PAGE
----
25. The question that underlies all cases in which, as here, an Adjudicator's conduct of the hearing is at issue, is whether the hearing was fair, and whether there was a real possibility that an informed observer would think that the judge was biased.

26. In reaching a view on those issues, compliance with the guidelines will make the task of someone alleging unfairness very much more difficult and non-compliance will assist, by contrast, without dictating the result.

40.2 If you are proceeding on the basis that credibility has not been put in issue by the Home Office in its refusal letter, say so to the judge. If that is the case, and the judge does not indicate that he is considering an adverse credibility finding, there will often be no need to call the appellant.

40.3 If credibility has been put in issue by the Home Office, it will usually be appropriate to call the appellant. Where the Home Office is represented, the majority of a witness' oral evidence is spent dealing with cross-examination. You may decide to ask more questions than usual in evidence in chief in order to give the appellant a reasonable opportunity to put her case to the judge. You can often do this by inviting the appellant to comment on those allegations in the refusal letter to which she can respond in her own words, and to express her current fears.

40.4 However, if the Home Office's grounds for disputing credibility are weak and are fully addressed by your skeleton and/or the appellant's witness statement, you may simply ask the appellant to confirm her statement and then ask the judge if there is any matter upon which he would like to hear oral evidence. This gives the judge every opportunity to raise his concerns without risking stepping into the arena by conducting the examination himself.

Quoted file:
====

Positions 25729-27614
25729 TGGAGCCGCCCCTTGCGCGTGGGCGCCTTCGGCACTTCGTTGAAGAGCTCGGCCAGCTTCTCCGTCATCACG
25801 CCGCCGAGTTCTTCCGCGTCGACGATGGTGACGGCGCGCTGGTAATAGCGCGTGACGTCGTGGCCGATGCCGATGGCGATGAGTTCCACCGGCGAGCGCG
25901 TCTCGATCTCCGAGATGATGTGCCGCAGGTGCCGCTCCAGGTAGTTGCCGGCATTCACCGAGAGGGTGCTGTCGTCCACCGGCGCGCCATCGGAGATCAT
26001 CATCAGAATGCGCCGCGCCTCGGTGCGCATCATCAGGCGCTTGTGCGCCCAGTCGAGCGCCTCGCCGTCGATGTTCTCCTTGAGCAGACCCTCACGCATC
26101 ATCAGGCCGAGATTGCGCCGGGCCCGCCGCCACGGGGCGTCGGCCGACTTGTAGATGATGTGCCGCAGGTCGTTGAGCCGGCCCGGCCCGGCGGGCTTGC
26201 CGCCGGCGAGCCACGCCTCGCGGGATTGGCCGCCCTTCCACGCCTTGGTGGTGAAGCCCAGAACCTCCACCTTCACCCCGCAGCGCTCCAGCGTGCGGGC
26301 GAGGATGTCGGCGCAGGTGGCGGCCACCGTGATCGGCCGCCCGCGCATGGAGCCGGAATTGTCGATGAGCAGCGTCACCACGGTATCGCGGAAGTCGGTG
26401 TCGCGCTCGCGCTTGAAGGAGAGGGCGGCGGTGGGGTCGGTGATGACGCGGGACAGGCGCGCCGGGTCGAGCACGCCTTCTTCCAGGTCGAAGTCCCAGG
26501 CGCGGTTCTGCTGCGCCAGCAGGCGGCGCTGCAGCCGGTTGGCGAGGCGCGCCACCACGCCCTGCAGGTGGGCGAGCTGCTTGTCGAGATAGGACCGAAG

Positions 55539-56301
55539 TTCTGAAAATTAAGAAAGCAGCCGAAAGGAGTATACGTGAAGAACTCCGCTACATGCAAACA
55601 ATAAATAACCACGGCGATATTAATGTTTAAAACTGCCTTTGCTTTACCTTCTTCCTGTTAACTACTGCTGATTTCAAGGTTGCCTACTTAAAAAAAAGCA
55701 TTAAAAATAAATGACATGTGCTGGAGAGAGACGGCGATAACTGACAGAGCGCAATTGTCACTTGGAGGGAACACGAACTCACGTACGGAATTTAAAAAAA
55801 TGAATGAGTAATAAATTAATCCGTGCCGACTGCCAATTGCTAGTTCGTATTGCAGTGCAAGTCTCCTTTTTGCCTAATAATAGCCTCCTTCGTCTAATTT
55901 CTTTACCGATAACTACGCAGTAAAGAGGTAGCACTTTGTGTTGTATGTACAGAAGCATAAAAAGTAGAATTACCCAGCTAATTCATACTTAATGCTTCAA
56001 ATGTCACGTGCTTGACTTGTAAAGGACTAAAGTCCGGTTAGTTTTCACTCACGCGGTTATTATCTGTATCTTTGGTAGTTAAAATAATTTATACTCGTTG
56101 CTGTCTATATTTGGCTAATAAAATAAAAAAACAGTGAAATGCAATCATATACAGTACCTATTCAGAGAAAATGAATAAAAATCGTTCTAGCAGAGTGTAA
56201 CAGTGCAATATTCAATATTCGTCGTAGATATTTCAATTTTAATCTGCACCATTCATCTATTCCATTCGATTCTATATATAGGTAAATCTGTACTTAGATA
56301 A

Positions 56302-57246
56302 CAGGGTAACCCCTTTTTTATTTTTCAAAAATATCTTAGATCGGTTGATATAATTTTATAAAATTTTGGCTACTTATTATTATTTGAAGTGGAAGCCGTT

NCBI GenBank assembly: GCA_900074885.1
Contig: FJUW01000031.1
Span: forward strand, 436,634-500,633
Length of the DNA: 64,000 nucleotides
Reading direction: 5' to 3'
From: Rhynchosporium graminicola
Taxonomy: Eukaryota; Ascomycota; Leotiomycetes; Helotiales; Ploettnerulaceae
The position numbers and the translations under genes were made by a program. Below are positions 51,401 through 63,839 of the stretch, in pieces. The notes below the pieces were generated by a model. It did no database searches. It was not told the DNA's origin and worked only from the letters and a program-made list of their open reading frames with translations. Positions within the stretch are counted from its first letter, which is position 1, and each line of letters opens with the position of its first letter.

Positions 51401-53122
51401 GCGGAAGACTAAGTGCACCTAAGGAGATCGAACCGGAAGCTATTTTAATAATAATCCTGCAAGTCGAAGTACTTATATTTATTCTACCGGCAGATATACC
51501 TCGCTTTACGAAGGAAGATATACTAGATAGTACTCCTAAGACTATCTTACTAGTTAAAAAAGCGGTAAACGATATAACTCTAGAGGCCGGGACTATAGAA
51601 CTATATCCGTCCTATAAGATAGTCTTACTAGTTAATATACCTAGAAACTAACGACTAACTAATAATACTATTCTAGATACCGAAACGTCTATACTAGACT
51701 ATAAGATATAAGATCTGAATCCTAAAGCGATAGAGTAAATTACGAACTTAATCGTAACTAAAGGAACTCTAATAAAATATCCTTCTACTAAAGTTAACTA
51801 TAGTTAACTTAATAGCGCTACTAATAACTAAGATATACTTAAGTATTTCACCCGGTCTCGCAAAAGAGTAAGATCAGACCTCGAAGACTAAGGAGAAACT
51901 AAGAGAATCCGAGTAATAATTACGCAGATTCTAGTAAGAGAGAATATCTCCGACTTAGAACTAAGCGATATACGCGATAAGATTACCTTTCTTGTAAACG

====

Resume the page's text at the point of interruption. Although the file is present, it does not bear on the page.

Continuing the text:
40.5 The caselaw discussed above indicates that it is not unfair for the judge to put questions directly to the appellant rather than invite the representative to put them, provided of course that the judge puts them in a neutral rather than hostile manner.

40.6 Where the judge starts questioning the appellant in a manner resembling a HOPO's cross-examination, it will be appropriate to remind the judge that this is inconsistent with the Surendran guidelines (para 7).

40.7 While the judge is entitled (and obliged) to raise adverse matters which are apparent from the papers, it is not his role to develop his own theory of the case. If his point seems closer to the latter than the former, you should again remind him that the Surendran guidelines confirm that the process is adversarial and the Home Office's case (unless it has submitted written representations) is the refusal letter 'purely and simply' (para 6). However, it has been emphasised that in cases where the Home Office is unrepresented, it is more likely to be unfair for the judge to decide the case on the basis of a matter which was not raised with the appellant during the hearing. In HA & TD v SSHD [2010] CSIH 28, [2010] SC 457, the Court of Session said that while a judge is not generally bound to raise points with an appellant on which he later relies,

...circumstances can arise in which the tribunal cannot fairly adopt the passive role which a judge or a jury would ordinarily adopt. Such circumstances are particularly apt to arise in situations where the Secretary of State is unrepresented at the hearing before the tribunal.

40.8 If you are concerned that the judge does not appear to be following the Surendran guidelines, it is important to raise your concerns politely at the hearing. You should make a full note during, or immediately after the hearing of any indications or interventions from the judge and of your own submissions (see para 39.22 for the importance of ensuring you have a clear note of anything about which you may later wish to complain in support of an appeal).